A Rs 2.3 lakh crore spend plan to arrest state’s slow growth

The local body tax (LBT) will go as promised by the BJP in the run-up to the state polls.

Written by Sandeep A Ashar | Mumbai | Updated: March 19, 2015 3:27 am
The local body tax (LBT) will go as promised by the BJP in the run-up to the state polls. The local body tax (LBT) will go as promised by the BJP in the run-up to the state polls.

The Bharatiya Janata Party-led government in Maharashtra will boost public spending on roads, infrastructure and irrigation in 2015-16 with a 15 per cent increase in allocation for capital expenditure, as part of a broader plan to revive growth and create more jobs and an added focus on the crisis-hit farm sector.

With the growth rate of Maharashtra, which contributes over 16 per cent to the country’s GDP, slipping to 5.7 per cent in 2014-15, and with projections of a double digit ‘negative growth’ in the farm sector, the government has decided to ratchet up capital expenditure or spending on projects that will lead to creation of assets.

As expected, the budget presented Wednesday by Finance Minister Sudhir Mungantiwar went easy on taxes with the planned higher spending to be financed by non-tax revenues and unconventional sources of revenue in the form of monetisation of land and floor space index (FSI), especially in urban centres such as Mumbai and Pune.

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The local body tax (LBT) will go as promised by the BJP in the run-up to the state polls. However, there was no mention of doing away with road toll tax.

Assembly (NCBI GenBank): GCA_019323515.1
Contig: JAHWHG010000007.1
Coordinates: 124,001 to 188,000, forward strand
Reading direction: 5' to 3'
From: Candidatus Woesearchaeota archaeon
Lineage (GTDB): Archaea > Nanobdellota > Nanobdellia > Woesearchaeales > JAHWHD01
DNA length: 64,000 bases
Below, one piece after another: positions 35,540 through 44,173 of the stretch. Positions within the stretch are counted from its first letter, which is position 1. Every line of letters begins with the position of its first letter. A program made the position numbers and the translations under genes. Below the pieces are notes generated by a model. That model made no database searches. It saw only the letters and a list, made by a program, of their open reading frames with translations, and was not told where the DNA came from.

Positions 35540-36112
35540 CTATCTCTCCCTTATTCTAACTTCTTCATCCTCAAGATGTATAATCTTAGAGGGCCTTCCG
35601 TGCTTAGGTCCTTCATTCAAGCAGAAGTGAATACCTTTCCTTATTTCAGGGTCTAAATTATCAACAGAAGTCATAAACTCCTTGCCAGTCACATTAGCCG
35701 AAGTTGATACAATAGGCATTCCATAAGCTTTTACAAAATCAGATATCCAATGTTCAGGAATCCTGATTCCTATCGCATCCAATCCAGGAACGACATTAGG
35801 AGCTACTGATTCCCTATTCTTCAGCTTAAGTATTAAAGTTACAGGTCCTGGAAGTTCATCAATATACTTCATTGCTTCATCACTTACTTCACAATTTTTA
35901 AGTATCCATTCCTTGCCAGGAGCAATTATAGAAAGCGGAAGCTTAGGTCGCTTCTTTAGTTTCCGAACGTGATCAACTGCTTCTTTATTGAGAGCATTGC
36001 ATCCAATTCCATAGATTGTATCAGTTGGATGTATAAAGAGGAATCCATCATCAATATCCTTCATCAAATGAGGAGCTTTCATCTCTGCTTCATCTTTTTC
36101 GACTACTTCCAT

The budget also mirrors Prime Minister Narendra Modi’s pet initiatives such as Skill India, Make in India, Digital India and Housing for All in Maharashtra with the state setting aside sizeable allocations for these initiatives.

On the lines of Skill India initiative, Mungantiwar announced a new Pramod Mahajan Skill Development Programme, under which over 5 lakh youth would be trained each year in areas of work or interest with plans for a skill development centre in every district. Maharashtra has also replicated the Centre’s MP village adoption scheme by announcing a similar programme for its MLAs.

But one of the big disappointments in the budget could be the state government’s inability to address the issue of untargeted and open-ended subsidies.

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While the finance minister spoke about leveraging the “JAM trinity” — Jan Dhan, Aadhaar and mobile numbers — to replace subsidies with direct benefit transfers, his budget offered little by way of a concrete action plan in this regard, which in a way reflects the Union Budget that was unveiled over three weeks ago. Mungantiwar’s speech did not even mention the government’s plan to cut subsidies that touched a record high of Rs 15,183 crore this fiscal.

To kick start growth given the general slowdown in the economy over the last two years, which has impacted Maharashtra — one of India’s economic powerhouses — the government has earmarked Rs 28,074 crore for capital expenditure compared to Rs 24,398 crore estimated to be spent this year.

Total expenditure for 2015-16 will be Rs 2.3 lakh crore, with the first budget of the Devendra Fadnavis government projecting a decline in two key fiscal indicators — revenue and fiscal deficit — though the state’s overall debt stock will rise.

The state’s own tax revenue estimates are lower by 53.73 per cent because of the slowdown and lower realisations from petroleum products this fiscal because of the fall in crude price. Mungantiwar spelt out plans to increase FSI and levy premium for FSI at prevalent market rates, The government estimates that it would be able to mop up Rs 6,068 crore compared to Rs 1,609 crore in 2014-15 — a staggering 233 per cent jump.

Increase in rents for properties leased by the government is estimated to contribute another Rs 3,200 crore. Anticipating “normal growth” in the real estate sector, Mungantiwar has also projected a 108 per cent jump in stamp and registration fees.